The Holy Spirit used the different abilities of each writer. He used their vocabulary, their style, their grammar, their phrases and ways of speaking. Each writer was like a different kind of pen in the hand of the Spirit. Isaiah was an educated and skilled writer. The words he wrote were lofty, exquisite poetry in the Hebrew language. Amos was as common shepherd from a little city called Tekoa. He wrote what the Spirit wanted, but in his own way. Each man wrote what the Spirit wanted written, using a skill set and a character that was his own.

The Holy Spirit does the same thing with the church today. We each have our own skill set and our own personality. Sure the Holy Spirit is molding and changing us from within, but He also uses the people that we are to build each other up in faith.

In verse 6 Paul says…
“6 We have different gifts, according to the grace given to each of us. If your gift is prophesying, then prophesy in accordance with your faith; 7 if it is serving, then serve; if it is teaching, then teach; 8 if it is to encourage, then give encouragement; if it is giving, then give generously; if it is to lead, do it diligently; if it is to show mercy, do it cheerfully” (Romans 12:6-8 NIV).
Which gift is yours? Which gift did the Holy Spirit give you to use for the benefit of others? Don’t even start to think that you don’t have a gift, or that your gift isn’t all that special. The HOLY SPIRIT gave it to you! He doesn’t give gifts that need to be returned! Whatever you’ve been given, it’s for a needed purpose in our fellowship.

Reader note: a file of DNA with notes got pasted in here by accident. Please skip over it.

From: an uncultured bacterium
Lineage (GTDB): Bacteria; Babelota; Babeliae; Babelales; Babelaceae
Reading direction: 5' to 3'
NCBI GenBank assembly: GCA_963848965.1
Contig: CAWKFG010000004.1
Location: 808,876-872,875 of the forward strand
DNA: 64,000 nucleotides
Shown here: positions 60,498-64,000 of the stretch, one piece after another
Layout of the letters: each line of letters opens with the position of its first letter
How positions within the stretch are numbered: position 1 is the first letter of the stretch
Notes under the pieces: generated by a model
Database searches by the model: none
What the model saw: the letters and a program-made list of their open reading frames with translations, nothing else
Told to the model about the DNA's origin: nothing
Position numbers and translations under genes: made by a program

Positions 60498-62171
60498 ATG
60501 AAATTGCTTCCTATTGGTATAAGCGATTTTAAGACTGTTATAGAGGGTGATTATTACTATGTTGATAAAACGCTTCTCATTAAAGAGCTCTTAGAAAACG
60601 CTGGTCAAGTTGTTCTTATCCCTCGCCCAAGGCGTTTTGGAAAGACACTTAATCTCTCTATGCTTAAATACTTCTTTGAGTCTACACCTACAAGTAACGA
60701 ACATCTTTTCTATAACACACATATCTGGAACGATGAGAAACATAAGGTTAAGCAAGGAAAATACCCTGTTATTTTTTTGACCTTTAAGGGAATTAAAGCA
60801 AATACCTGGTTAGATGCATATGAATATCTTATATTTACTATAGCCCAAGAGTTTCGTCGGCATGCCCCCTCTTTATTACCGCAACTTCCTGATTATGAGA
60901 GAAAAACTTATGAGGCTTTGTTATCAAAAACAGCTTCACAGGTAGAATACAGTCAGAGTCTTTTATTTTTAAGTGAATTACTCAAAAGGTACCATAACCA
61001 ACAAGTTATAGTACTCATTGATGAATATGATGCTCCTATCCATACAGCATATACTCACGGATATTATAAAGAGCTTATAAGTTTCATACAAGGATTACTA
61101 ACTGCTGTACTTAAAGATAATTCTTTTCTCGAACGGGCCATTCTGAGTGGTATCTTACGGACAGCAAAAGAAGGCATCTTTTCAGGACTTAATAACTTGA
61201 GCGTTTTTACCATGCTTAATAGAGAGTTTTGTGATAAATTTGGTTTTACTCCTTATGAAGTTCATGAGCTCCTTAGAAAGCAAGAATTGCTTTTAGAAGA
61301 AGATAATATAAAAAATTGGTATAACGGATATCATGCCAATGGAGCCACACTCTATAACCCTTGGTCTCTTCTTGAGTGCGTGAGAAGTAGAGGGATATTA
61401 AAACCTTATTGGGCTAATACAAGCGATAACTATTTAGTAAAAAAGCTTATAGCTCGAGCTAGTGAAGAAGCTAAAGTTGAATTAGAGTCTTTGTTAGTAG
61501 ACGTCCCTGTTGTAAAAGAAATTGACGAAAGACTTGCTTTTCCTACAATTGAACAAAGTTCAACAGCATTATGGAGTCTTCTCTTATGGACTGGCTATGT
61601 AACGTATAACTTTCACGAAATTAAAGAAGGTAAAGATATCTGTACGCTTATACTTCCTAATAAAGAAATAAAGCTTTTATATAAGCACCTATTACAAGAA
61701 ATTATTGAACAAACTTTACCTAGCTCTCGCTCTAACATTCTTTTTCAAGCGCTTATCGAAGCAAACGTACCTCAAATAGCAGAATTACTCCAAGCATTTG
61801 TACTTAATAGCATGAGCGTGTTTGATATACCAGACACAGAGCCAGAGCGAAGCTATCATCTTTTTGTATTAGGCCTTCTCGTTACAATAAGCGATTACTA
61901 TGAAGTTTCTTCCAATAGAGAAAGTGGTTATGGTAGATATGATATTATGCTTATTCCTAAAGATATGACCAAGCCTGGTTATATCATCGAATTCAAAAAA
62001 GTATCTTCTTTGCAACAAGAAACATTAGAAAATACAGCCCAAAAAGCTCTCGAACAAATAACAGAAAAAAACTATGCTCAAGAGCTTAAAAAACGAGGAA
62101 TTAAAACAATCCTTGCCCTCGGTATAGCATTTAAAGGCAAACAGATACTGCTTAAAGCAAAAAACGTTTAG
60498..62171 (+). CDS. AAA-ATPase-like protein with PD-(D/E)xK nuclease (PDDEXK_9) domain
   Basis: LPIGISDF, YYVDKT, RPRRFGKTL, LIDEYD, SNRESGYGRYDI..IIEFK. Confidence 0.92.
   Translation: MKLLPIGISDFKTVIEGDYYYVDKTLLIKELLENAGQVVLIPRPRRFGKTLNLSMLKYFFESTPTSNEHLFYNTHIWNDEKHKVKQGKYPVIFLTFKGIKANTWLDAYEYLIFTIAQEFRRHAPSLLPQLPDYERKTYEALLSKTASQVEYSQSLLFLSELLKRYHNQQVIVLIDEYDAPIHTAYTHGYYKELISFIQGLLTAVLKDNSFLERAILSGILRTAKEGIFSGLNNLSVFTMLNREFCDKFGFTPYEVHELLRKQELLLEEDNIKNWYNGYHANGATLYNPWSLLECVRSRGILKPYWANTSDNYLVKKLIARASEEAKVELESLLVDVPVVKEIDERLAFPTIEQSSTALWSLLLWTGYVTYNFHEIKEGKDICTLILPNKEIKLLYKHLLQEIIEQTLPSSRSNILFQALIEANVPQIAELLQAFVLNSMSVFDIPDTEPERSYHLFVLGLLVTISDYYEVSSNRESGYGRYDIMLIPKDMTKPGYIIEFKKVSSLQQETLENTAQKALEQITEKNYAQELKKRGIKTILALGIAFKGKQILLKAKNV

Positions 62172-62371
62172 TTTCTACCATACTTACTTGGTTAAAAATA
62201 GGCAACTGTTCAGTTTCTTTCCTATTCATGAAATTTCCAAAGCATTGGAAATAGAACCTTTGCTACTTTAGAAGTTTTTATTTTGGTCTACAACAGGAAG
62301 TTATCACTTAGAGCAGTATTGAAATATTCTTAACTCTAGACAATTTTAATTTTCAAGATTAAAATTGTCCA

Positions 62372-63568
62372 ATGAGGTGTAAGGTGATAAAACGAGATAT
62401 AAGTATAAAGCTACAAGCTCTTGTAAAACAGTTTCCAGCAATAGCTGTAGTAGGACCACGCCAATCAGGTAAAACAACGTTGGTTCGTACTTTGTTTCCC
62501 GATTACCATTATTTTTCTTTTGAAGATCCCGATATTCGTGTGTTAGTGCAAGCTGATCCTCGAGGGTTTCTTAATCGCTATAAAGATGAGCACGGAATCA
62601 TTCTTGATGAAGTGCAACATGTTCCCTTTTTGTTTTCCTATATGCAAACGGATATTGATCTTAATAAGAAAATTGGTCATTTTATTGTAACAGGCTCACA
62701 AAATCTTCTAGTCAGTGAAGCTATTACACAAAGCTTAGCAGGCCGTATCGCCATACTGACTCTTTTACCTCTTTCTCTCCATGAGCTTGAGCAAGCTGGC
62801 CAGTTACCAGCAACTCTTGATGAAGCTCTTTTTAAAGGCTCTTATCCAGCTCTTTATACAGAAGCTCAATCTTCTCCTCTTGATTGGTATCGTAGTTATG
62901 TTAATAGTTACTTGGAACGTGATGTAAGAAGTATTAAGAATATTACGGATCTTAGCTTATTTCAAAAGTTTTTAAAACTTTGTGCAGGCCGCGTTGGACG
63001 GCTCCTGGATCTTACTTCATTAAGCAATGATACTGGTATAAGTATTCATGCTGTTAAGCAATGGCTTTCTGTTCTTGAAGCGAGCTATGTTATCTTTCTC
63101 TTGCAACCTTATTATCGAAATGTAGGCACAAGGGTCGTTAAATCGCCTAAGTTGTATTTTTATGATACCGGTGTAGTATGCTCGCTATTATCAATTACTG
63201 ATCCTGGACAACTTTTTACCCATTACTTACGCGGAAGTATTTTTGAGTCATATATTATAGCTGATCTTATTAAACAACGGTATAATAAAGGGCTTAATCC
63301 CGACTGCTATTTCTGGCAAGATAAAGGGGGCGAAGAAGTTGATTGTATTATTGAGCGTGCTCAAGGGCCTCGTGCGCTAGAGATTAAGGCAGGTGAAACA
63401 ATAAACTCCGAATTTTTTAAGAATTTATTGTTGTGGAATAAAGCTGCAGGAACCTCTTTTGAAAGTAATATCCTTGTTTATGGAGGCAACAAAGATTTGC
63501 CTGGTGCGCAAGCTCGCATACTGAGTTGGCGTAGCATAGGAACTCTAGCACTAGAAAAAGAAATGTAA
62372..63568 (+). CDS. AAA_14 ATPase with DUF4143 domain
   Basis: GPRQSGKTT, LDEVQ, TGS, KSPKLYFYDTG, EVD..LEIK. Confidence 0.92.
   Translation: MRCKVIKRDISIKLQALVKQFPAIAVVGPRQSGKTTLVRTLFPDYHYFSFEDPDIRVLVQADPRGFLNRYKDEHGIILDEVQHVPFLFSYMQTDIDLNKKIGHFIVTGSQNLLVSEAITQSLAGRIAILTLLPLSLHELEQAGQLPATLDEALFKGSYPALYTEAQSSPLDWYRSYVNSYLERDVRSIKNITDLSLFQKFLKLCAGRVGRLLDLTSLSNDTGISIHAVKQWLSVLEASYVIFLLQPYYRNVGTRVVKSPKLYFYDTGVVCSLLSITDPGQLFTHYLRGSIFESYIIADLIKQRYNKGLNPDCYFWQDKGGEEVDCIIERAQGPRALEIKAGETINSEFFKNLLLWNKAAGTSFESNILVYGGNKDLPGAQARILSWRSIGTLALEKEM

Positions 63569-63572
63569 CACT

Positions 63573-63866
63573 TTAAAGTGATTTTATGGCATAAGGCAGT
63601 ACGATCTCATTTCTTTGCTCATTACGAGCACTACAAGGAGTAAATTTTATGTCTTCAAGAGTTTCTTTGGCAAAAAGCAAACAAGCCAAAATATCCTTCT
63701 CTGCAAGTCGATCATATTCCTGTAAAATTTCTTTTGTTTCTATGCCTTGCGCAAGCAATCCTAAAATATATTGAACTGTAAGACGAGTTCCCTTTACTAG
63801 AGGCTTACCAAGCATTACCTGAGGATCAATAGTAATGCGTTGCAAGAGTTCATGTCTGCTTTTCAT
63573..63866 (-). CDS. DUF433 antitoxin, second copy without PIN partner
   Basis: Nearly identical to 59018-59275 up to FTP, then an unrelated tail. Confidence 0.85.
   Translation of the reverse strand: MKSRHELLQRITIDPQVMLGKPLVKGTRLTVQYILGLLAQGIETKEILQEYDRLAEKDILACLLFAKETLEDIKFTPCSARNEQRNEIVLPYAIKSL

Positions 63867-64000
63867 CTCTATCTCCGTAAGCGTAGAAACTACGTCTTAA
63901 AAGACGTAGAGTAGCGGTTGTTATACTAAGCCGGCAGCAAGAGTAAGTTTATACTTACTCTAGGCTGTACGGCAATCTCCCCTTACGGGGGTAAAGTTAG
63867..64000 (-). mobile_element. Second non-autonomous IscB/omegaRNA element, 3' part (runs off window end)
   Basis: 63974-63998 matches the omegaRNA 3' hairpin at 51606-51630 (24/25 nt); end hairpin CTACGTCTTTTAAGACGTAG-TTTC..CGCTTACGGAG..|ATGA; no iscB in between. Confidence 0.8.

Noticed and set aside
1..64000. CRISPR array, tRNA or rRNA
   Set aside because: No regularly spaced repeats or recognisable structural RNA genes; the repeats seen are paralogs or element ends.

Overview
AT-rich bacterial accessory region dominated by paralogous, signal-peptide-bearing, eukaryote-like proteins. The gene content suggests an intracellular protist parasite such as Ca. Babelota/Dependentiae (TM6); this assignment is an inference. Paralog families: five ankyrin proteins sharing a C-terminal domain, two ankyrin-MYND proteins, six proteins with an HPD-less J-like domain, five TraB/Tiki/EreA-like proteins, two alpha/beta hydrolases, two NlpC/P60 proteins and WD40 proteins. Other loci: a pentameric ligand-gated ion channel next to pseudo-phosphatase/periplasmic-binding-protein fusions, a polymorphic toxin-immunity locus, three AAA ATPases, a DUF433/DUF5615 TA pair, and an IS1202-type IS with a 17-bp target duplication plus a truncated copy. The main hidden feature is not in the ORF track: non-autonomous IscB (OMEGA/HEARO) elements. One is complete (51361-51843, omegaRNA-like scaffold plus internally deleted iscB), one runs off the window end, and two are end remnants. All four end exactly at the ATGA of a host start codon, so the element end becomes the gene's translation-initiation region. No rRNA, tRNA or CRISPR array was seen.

We need to start seeing our individual gifts, whatever they might be, as coming from the Holy Spirit. That’s a big deal. Let’s use these gifts with PRIDE. Obviously I don’t mean SINFUL pride. What I’m talking about is saying, Hey, this is an area where I have some talent or skill. This comes from the Holy Spirit. So, I’m going to USE this gift!

If your gift is a simple one, than use it in quantity.

If your gift is more complex, than use it with attention to detail and quality.

If your gift is something like showing mercy, a gift that will remind people of God’s mercy in Christ, than surround that gift with a cheerful attitude. That way people will know that your gift isn’t given because you have to, but because you want to.

There are plenty of things that we shouldn’t take pride in. But using the gifts that the Holy Spirit has given us one of them. We should take humble pride in being the body of Christ. We should take humble pride in using our own gifts to build that body up.

Our Lord Jesus has given us free forgiveness. Let’s rejoice in that, truly take it to heart, and share it.

The Spirit of God has given us gifts to use in serving our fellow Christians. Let’s use those gifts in a way that brings God glory and praise. Like Paul wrote in Ephesians
“…I urge you to live a life worthy of the calling you have received” (Ephesians 4:1 NIV).
I’d like to close our meditation today with prayer.

Prayer: Father in heaven, you have shown us your mercy and love by sending Jesus to be our great Savior. Help us to never believe anyone who says we have to earn your love. You have given it to us in Christ, and you testify to that truth throughout the Bible. As we see your mercy in Christ, help us to live lives worthy of the grace we’ve been given. Help us to be transformed by Your Word, never molded to this world’s standards. When we stumble in our service to fellow Christians and to You, continually remind us of the forgiveness we have in Jesus. Help us to identify our own gifts, given by your Holy Spirit. Help us to use them with joy, with energy, and with pride that points the glory to You. Amen.